Once at work, nothing I tried making turned out the way I wanted it to**. My hand cramped which only made things worse. The kind of cramp which makes you cry. I was aiming to set off at 2pm, but I didn’t want to leave before I’d had some kind of success, even if only minimal, so I didn’t get on the road until nearly 3. Google had said it would take 3 hours so I was still within my time budget. (Or so I thought.)

It took me over an hour to get across Berlin in nose-to-tail traffic. If I’d known, I could have taken a different route, but I didn’t know. I checked Google for distance and driving time a couple of days in advance, but I didn’t check for congestion before setting out and my satnav doesn’t communicate with traffic information.

The rest of the journey was long but uninteresting, except for having to stop for fuel on the way. The bloke at the petrol station laughed at me because I forgot to look at the number of my pump before I went in to pay… 🙄


When I reached the last junction I had to choose where to go first – hall or hotel.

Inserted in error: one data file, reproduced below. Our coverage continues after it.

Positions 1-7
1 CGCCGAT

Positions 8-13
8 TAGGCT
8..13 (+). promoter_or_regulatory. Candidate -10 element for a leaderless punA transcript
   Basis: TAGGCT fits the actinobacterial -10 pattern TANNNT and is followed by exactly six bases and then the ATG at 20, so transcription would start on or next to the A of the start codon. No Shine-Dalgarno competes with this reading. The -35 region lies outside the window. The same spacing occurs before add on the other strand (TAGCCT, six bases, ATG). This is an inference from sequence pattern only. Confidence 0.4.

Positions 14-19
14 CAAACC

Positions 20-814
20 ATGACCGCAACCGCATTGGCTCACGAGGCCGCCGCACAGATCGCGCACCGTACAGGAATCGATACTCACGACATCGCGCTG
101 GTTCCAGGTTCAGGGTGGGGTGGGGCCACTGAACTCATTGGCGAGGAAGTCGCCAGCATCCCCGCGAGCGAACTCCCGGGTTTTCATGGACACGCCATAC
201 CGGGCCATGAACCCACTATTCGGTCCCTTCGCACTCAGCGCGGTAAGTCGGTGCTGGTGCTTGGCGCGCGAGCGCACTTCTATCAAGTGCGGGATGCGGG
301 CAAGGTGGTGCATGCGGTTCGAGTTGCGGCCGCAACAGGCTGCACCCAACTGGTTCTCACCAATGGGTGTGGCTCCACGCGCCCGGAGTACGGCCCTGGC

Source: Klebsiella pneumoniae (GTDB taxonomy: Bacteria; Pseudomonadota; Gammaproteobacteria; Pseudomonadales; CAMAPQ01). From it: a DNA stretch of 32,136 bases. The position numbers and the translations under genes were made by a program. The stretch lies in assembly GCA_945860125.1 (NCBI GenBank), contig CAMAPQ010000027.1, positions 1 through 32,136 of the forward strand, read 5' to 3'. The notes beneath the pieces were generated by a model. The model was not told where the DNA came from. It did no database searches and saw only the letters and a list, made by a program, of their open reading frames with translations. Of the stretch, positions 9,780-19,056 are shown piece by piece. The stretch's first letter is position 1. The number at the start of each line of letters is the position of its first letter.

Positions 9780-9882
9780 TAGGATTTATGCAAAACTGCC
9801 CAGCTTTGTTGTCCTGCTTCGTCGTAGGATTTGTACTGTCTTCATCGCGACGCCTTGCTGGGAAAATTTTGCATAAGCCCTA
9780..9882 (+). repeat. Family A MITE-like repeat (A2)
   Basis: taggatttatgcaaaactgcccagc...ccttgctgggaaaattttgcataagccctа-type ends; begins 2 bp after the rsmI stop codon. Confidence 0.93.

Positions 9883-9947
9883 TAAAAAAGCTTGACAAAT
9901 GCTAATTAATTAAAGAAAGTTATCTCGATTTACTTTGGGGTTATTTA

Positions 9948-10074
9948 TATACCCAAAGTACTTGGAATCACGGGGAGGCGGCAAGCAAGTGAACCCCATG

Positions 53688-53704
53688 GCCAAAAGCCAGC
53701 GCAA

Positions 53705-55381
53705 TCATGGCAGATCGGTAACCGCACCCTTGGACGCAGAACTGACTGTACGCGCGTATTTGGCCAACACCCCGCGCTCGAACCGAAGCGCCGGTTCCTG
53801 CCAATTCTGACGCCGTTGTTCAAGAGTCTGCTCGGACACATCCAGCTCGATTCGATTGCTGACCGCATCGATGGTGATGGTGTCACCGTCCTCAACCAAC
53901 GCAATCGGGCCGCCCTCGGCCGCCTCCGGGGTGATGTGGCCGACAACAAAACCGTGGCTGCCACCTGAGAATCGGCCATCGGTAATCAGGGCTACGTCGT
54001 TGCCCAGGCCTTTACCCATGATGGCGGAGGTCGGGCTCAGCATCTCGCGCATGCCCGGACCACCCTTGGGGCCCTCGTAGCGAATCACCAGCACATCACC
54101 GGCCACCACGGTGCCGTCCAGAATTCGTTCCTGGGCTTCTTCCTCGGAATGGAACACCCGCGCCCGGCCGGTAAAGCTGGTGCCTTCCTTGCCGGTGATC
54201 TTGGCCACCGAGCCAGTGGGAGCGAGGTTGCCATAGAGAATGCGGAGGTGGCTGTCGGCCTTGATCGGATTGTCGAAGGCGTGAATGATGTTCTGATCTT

I’d chosen a hotel approximately 10-15 minutes drive away from the hall the talk was going to be held in. It was already gone half past 6 and the talk was due to start at 7pm, with an open-ended question and answer session afterwards. I figured I was unlikely to make it to the talk on time if I checked into the hotel first, but just as unlikely to make it back to the hotel before the reception closed at 10pm. Sleeping in my car sounded like a bad idea in November. I looked at the clock, sighed and headed towards the hotel instead of straight to the hall.


I almost drove straight past the hotel but saw the sign at the last moment and parked on the pavement a couple of hundred metres away. It took me a while to find the front door (curiously situated at the  back of the house) and even longer to check in.

The receptionist was in the middle of printing and folding a million pages of menus. She couldn’t check me in until she could print my paperwork, and she couldn’t do that until the printer had finished printing the menus….

At some point I was shown the key. I couldn’t have it, though, until I’d been shown the box to put it in upon departure, as well as the carpark, the rest of the grounds, the breakfast hall, the toilets and my room, including a demonstration of each light and every cupboard.

Since when is that normal?!

To give the receptionist her due, she was very lovely (and possibly very bored), and on any other day, I would have probably been more grateful for the tour. In this case I could only just about remember to say thank you when she was finished.